Sunshine RSL member and former Sunshine city councillor Charlie Skidmore is still going strong at 92.

He talks to Ben Cameron about growing up in Braybrook, starting a business on the smell of an oily rag, serving his country and valuing hard work.

 

How long has Brimbank been home?

I’ve lived in the Sunshine, Maidstone and Braybrook area all my life. I was born in 1924.

I can tell you more about Sunshine than Sunshine itself.

I love the people here, they’re down to earth, and you can always trust them.

 

It doesn’t sound like you’ve been around that long?

I can assure you I have … I’ve been through the Depression and all sorts of things.

My dad lost two houses in the Depression.

The whole area has changed, Braybrook especially.

Growing up in the 1930s, we’d have aeroplanes landing there, they thought it was Essendon aerodrome.

Just six houses in the whole area.

 

Planes would land near your house?

They were landing on the paddocks – they were pretty big paddocks.

I used to walk four miles to get to school (in Footscray), to save my mother fourpence, so I could buy my family a loaf of bread on the way home from school.

 

Gee, that’s a long way.

It wasn’t long in those days, you either walked, or stayed home and got no education.

You’d get a pair of running shoes for two and sixpence, and they’d have to last you 12 months.

So you’d tie the laces together, put them over your neck and walk to school in the ice.

Then you’d put them on going into school and take them off going out.

People don’t realise how bad it was.

 

You also ran a lot of businesses?

I started off a business with 12 and six pence; I used to cut firewood for the boilers up in the country after the war.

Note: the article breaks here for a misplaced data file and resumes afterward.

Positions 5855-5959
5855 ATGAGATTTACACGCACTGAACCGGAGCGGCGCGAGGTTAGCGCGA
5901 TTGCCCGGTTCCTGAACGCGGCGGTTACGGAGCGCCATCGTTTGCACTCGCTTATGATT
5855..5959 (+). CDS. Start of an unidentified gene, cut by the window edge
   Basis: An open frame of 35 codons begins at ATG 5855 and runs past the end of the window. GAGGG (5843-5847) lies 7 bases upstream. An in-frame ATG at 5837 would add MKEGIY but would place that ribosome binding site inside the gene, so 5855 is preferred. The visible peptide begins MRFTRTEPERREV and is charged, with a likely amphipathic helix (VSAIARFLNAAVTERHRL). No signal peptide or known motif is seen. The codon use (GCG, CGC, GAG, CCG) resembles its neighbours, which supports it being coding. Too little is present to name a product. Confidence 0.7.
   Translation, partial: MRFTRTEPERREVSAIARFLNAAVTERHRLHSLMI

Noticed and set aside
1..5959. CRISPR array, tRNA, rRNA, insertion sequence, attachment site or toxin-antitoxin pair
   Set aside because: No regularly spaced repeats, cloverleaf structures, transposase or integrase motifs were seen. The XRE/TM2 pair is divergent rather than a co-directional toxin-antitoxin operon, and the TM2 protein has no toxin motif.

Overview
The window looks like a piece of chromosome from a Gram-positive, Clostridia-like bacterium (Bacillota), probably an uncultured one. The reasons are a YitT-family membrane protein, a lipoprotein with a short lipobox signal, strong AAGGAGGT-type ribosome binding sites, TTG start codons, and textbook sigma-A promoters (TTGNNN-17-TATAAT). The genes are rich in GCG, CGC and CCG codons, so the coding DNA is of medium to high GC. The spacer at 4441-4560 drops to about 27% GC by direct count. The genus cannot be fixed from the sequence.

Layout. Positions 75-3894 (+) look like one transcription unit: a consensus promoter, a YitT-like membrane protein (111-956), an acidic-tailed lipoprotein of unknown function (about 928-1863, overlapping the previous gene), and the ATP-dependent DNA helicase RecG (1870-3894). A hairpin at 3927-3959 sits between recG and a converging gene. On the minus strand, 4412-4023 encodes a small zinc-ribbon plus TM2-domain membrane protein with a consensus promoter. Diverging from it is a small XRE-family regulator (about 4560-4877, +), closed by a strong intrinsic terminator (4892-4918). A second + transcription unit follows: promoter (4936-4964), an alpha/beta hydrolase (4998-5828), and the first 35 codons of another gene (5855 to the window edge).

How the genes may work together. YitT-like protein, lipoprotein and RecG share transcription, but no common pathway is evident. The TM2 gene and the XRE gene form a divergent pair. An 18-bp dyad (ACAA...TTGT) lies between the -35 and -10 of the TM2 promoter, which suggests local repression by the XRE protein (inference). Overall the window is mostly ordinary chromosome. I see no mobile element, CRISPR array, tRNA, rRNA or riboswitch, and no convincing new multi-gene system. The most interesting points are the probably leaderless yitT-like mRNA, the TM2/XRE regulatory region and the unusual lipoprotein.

I eventually started up a sawmill in Braybrook. I was still driving B double semis when I was 88.

 

Where did you serve in World War Two?

In New Guinea. I was with the RAAF medical unit, like what you see on

M*A*S*H. Then I was seconded to the army. We’d unload boats … I only carried a rifle for 10 days, maximum.

 

And you’re still finding local war veterans?

There’s only four World War II veterans still at the RSL in Sunshine.

The oldest is 96, and I’m the youngest, 92 and a half.

I’m trying to contact all the WW2 veterans in the Sunshine area.

We have conflicting numbers on how many are still alive in the old Sunshine area, which used to take in Maribyrnong, Braybrook, Maidstone, Sunshine and parts of Deer Park.

 

Do you remember council back in the 50s?

They all should have been shot (laughs). Don McKay and I at one stage were the only independent councillors.

They’ve got council elections coming up, I would say anybody that’s been a councillor over the past 60 years should not be allowed to stand again.

 

Did you raise a family here?

I have three daughters and a son.

My wife was still driving trucks when she was eight and a half months pregnant.

I’m not stuck for a quid though.

I also get $6.20 from the Department of Veterans Affairs a fortnight.

I can buy a latte with two straws, and my wife pinches my straw while she’s sucking on my latte.

I’ve had a life you would not read about, son. I could talk for bloody weeks.